Document Type


Journal/Book Title/Conference

Agricultural Air Quality

Publication Date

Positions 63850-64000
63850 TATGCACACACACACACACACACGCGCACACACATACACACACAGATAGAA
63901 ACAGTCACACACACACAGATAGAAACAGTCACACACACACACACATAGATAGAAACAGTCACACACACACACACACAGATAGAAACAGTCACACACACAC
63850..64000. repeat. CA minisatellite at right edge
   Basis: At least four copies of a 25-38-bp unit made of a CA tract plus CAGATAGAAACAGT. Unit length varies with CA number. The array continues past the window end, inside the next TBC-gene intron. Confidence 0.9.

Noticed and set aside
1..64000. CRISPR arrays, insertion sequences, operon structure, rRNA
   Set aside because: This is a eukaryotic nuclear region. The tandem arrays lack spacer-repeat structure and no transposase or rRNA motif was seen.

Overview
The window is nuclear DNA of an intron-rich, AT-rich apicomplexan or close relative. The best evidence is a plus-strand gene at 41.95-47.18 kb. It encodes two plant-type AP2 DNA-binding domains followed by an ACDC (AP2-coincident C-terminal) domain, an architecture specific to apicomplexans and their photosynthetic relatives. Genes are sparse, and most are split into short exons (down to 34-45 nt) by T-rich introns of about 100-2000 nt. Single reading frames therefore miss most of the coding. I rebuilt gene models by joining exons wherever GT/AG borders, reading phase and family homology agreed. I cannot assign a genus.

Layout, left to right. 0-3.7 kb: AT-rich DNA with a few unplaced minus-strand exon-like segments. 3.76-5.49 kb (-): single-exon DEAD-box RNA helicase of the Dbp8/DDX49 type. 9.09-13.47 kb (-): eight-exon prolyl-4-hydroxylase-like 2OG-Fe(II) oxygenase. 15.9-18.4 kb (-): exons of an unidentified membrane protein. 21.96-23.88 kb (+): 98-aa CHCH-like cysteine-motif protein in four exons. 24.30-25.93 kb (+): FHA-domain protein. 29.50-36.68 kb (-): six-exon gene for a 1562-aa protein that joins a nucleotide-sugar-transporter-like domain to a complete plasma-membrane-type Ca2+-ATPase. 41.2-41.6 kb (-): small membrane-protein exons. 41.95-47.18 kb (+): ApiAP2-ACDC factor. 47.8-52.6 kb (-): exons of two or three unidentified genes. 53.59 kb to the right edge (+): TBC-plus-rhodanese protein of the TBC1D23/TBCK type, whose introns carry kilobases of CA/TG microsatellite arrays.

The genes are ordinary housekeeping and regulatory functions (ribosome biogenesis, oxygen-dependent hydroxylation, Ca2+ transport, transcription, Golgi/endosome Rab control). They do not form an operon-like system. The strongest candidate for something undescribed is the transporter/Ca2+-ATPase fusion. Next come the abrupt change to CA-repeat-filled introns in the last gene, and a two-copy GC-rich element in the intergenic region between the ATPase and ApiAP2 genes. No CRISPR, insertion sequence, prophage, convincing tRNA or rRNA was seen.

Lidar technology offers the ability to quantify concentrations of small particulates in the atmosphere in certain ranges of time and space. While this is a valuable tool to visualize the behavior of plumes emitted from the surface, the actual flux of particles cannot be estimated from such data alone. To determine the mass flux of particles, the concentrations must be properly integrated with wind and turbulence properties. The goal of this study is to utilize a model that uses wind and particle density information to calculate the flux of particles from an animal facility near Ames, Iowa. The model is a simplified conservation equation for particle density in the atmosphere. This approach essentially quantifies fluxes in and out of a box centered over the facility and estimates the surface source by assuming conservation of mass. In addition, we hypothesize that distinct turbulence structures will sometimes interact with the intermittency of the surface emission from the buildings, resulting in episodic changes in emission fluxes from the site. A second objective involves documenting how intermittent the emission plumes are and how they are connected to periodic large scale turbulence events. Lidar data of particle size and density in the vicinity of the site were collected during an intensive field campaign lasting nearly 2 weeks. In addition to the lidar data, turbulence data were measured at several levels on each of three towers, located upwind, inside and downwind of the source area. The model requires measurements of the vertical profiles of both concentrations of particulates and the mean horizontal wind. The concentrations were measured using the lidar, while winds were measured using a combination of cup anemometers and sonic anemometers. This allows the emission fluxes to be calculated during 15 to 30 minute periods when winds are consistent. Flux calculations await the final calibration of the lidar returns using measured particle densities. Flux estimates will be made when distinct plumes are observed under steady-state wind conditions. Current results are presented showing evidence of episodic plumes of CO2 in response to intermittent vertical motions of turbulences.